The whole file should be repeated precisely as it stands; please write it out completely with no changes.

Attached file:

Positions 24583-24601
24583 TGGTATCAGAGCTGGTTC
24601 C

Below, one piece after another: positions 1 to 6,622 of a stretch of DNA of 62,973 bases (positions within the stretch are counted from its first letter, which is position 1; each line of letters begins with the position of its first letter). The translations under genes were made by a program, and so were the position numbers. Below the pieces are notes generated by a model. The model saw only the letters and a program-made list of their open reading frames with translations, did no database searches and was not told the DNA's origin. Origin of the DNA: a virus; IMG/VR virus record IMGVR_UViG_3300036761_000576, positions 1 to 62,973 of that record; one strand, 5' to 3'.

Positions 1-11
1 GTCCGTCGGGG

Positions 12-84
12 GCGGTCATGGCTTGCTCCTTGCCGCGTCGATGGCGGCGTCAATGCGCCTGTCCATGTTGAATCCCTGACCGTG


Positions 24583-24601
24583 TGGTATCAGAGCTGGTTC
24601 C

Below, one piece after another: positions 1 to 6,622 of a stretch of DNA of 62,973 bases (positions within the stretch are counted from its first letter, which is position 1; each line of letters begins with the position of its first letter). The translations under genes were made by a program, and so were the position numbers. Below the pieces are notes generated by a model. The model saw only the letters and a program-made list of their open reading frames with translations, did no database searches and was not told the DNA's origin. Origin of the DNA: a virus; IMG/VR virus record IMGVR_UViG_3300036761_000576, positions 1 to 62,973 of that record; one strand, 5' to 3'.

Positions 1-11
1 GTCCGTCGGGG

Positions 12-84
12 GCGGTCATGGCTTGCTCCTTGCCGCGTCGATGGCGGCGTCAATGCGCCTGTCCATGTTGAATCCCTGACCGTG